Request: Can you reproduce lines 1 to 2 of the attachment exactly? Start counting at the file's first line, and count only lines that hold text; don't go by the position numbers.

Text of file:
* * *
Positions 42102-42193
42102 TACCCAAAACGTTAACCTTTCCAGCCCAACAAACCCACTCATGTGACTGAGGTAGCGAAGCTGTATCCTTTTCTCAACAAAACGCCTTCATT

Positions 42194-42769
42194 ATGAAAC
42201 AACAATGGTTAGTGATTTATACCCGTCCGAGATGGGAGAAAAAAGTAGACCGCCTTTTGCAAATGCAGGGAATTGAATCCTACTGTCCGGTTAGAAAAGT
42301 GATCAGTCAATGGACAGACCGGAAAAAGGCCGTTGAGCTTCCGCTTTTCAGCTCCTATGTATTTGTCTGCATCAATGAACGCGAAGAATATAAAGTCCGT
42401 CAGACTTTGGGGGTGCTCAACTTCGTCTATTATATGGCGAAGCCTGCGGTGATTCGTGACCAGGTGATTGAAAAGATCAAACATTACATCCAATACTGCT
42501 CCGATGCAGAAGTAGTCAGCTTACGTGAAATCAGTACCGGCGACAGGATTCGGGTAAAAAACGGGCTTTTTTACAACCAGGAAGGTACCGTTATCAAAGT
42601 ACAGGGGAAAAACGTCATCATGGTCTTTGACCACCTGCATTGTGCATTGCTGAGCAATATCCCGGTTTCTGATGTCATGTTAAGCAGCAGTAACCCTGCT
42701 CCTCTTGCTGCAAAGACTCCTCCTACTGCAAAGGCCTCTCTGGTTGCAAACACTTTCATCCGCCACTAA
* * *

Positions 42102-42193
42102 TACCCAAAACGTTAACCTTTCCAGCCCAACAAACCCACTCATGTGACTGAGGTAGCGAAGCTGTATCCTTTTCTCAACAAAACGCCTTCATT